No Frills, No Bio-data – Just Networking: Q&A w/Two Mangoes Co-founder Anita Dharamshi

Photo: TwoMangoes

Photo: TwoMangoes

Have you ever felt frustrated when perusing sites such as Or having to fill out marriageable qualities that read more like glorified shopping lists? There’s just something about having to decipher if your complexion is ‘wheatish’ or ‘fair’ or ‘very fair’ in order to please a potential suitor that screams run the other way. If you’re among those looking for a more casual social networking experience — or that thing once known as dating — then TwoMangoes Co-founder Anita Dharamshi has a solution for you.

Dharamshi, a graduate of the University of Waterloo who did her time in the corporate sector, likens the TwoMangoes experience to a cross between Facebook and Her hard work and dedication to bringing innovation to the South Asian community is evident in the success stories of TwoMangoes and the Kismet Wedding Show and Magazine (Dharamshi is a co-founder of the latter, too). got Dharamshi to dish on the TwoMangoes “so what” factor and the Dos and Don’ts of South Asian online networking.

TwoMangoes sets out to revolutionize the South Asian dating scene. What is it about your site that is unique and can accomplish this goal?
We cater to a generation of South Asians that have decided to take an alternative path to find that special someone. As new-age South Asians, we are living in a culture where dating is commonplace, so we have taken that approach and provided an opportunity for our users to find and date each other. Whether our users date with the purpose of forming a long-term relationship, or just connect with other like-minded South Asians, the choice is completely theirs! And unlike other sites, we are not just online. TwoMangoes hosts speed-dating events, parties, and networking events which take place all across the United States and Canada. We put a face to our name and provide our users with a strong offline experience to complement our online presence.

The emphasis here is on dating – but South Asians in particular tend to associate online dating with marriage. How do you make it clear to end users that this isn’t another
We have built TwoMangoes from the ground up, as a Web 2.0 social network experience. We consider ourselves a hybrid of and Facebook. When you log into our site, you will see a live feed of user activity on the site. You will see which users have logged in, changed pictures, updated their profile and so on. We have made it our mission to steer away from the “bio-data” approach, where you log on, fill out details of what you are looking for, and then view a list of results. Instead, we have replaced it with a more two-way social connection between individuals.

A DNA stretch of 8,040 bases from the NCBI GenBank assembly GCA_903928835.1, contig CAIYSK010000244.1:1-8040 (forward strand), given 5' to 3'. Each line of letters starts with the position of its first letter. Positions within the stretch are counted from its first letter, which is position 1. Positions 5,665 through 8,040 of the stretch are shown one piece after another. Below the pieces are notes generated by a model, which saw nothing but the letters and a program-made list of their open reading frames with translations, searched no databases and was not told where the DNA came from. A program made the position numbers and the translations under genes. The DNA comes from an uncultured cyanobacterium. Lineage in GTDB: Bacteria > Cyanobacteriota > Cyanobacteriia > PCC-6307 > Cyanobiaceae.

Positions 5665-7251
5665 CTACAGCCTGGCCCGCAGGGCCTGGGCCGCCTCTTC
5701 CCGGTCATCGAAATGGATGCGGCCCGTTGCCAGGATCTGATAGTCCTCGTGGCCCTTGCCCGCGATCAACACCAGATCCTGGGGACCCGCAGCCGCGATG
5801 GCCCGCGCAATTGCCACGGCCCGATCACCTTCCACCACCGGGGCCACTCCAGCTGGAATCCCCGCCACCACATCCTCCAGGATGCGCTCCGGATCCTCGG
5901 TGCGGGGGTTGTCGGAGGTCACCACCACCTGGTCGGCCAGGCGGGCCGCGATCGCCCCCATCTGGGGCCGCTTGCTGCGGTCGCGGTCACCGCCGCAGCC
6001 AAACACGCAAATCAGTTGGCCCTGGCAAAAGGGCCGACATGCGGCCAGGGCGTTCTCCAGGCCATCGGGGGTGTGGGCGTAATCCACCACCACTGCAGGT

What has been your biggest challenge in establishing a networking site?
These days we are in the post-online dating fear-era. When online dating sites first came about, the single biggest obstacle was fear of the unknown. People can be a little nervous about who exactly is on the other side. Slowly though, people are realizing that honest and dishonest people are everywhere, whether you meet them at a coffee shop, a bar, online, or at your friend’s wedding.

Photo: TwoMangoes

What is the best piece of feedback you have received from your target audience?
The feedback from our demographic is solid proof that we are doing something right and very much needed! We get daily emails and tweets from TwoMangoes users or even from people who have heard of us, or seen us at the zillion parties we host around the world. All of them say the same thing; “Keep it up!”, “You’re just what we need!”, and the like. Without that feedback, we would not know if our model works, and we are pleased to say, it does! That is not to say we do not have our kinks. When a user emails us with a suggestion, or even a complaint, we do not sit on it; we set about the wheels to put change in motion, quickly. We take our user suggestions very, very seriously.

If you had one piece of advice for South Asians using the internet to meet new people, what would it be?
I’m going to cheat and give two pieces of advice! First — keep an open mind. Sounds cliché, but it’s true. If you understand that people may be slightly different in person than in profiles, you may have more success making connections. The online aspect is simply a general screening, not the time to be too nit-picky. Once you open a window, it may lead to meeting someone in real life, which is where the real potential becomes evident. And second — DEFINITELY put up a few profile pictures. Research has shown that if you try to “lurk” in a faceless manner, you’ll generate almost no interest.

Sabrina Siddiqui is the editor-in-chief of